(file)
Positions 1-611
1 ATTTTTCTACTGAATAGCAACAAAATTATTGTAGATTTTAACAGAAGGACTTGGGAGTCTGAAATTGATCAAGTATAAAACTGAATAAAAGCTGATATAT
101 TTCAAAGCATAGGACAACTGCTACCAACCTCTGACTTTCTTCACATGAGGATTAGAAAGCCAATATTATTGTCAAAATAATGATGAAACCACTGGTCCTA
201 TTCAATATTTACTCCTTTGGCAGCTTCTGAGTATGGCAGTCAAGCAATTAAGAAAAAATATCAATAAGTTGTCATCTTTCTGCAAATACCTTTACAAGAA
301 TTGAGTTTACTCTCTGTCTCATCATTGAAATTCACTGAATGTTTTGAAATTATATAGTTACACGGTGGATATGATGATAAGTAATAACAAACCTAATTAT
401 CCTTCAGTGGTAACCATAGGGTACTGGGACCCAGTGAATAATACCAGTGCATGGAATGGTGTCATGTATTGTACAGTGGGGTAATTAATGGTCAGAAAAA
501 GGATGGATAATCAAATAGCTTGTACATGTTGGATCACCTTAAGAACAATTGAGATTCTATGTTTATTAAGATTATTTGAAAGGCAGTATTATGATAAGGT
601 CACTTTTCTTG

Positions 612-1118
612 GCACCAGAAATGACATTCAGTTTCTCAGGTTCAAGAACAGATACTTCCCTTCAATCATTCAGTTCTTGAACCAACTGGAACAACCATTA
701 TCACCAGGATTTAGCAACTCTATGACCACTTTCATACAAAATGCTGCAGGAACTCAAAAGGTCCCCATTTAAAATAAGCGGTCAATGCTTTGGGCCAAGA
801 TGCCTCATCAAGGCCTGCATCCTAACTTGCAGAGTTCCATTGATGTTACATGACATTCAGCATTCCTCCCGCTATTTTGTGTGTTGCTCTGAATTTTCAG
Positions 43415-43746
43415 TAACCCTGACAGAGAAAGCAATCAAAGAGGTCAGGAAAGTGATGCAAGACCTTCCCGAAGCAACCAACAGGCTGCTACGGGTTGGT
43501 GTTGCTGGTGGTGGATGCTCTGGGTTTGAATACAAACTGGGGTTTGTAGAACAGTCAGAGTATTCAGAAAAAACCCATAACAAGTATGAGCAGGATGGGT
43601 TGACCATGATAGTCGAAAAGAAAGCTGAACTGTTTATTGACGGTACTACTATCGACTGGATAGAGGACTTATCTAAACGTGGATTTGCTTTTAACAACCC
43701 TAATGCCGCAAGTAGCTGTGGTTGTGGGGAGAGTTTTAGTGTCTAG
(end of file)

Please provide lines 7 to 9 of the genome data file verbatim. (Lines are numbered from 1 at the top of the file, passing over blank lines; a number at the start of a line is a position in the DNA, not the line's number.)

501 GGATGGATAATCAAATAGCTTGTACATGTTGGATCACCTTAAGAACAATTGAGATTCTATGTTTATTAAGATTATTTGAAAGGCAGTATTATGATAAGGT
601 CACTTTTCTTG

Positions 612-1118